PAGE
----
Ok, this is by no means timely or newsworthy… But all the same I wanted to put some thoughts together about release management using CVS. I had a recent conversation with one of the Application Developers for a customer of mine in Boston, MA. This client had been using some pieces of CVS for some of their website release management. With the recent departure of their BUILD-MEISTER for greener pastures the group was left without a real CVS guru. It never hurts to write about a few of the great features of CVS that are powerful when embraced by developement teams.
CVS is Concurrent as it’s name suggest. OK, so this isn’t really a surprise, but everything about CVS is built around the fact that there are going to be multiple people needing to do work on the contents of the repository.
CVS builds on some great UNIX tools. Diff/merge and the likes are leveraged as part of the CVS system so that you can use some pretty cool packages and viewing mechanisms to resolve conflicts. Because it leverages some of these things, you have some flexibility for extensions. Also, one can use it remotely and over ssh to further enhance the availability and security of the system.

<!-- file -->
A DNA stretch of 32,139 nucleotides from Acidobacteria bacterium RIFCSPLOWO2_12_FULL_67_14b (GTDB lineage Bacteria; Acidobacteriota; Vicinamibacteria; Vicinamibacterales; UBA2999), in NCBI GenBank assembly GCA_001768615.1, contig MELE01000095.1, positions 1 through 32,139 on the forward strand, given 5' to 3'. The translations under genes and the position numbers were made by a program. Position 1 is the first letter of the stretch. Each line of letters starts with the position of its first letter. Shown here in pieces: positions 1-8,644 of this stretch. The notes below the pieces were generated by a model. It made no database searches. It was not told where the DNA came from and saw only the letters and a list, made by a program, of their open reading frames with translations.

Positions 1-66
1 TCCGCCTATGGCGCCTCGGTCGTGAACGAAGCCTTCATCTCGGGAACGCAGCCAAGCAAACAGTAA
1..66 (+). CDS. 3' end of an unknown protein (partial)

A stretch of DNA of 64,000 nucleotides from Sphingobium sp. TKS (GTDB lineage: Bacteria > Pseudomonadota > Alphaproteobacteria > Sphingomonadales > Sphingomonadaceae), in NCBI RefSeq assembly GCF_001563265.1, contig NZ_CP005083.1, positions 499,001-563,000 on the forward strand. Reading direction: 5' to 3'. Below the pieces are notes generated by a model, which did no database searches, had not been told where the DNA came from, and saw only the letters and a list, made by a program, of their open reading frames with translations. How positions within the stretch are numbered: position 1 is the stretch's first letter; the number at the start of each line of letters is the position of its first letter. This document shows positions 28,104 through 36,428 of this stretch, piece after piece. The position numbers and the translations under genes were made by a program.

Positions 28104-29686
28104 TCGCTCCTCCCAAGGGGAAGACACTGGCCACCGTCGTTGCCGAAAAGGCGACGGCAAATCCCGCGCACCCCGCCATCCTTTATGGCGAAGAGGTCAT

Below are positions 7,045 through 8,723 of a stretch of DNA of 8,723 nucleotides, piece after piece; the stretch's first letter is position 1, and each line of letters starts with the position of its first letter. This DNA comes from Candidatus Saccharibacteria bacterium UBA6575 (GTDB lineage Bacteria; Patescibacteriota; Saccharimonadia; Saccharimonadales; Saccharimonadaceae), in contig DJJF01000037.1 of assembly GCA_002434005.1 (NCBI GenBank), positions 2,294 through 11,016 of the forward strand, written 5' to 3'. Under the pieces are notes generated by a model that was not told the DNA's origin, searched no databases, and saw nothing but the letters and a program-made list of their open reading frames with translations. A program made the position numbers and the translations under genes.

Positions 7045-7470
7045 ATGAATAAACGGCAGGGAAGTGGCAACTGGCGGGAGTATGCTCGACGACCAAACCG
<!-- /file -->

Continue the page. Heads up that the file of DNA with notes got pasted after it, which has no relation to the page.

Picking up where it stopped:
CVS is widely used, so it will be easy to use with other products. Developers/Vendors will likely provide support for CVS if they are building packages that are meant to integrate with a Source Control System. As it pertains to this particular client, the easy integration with Ant for building, jarring, and deploying their applications. I’ve built some rather robust Ant build scripts that can centralize most of a QA/build process. There’s plenty of web/windows/*nix clients for interfacing with a CVS repository which means your not going to get locked into just one vendors particular client/repository.
CVS can help you manage releases. Do development on 2.0 and be able to fix critical bugs in the 1x branch. Then, fold it in using some of the merging capabilities. The CVS tool is immensely useful for the administrator who is aware of branching, merging, and tagging.
Now, if only Oracle Development could be “managed in text files” so I could put it into CVS… 🙂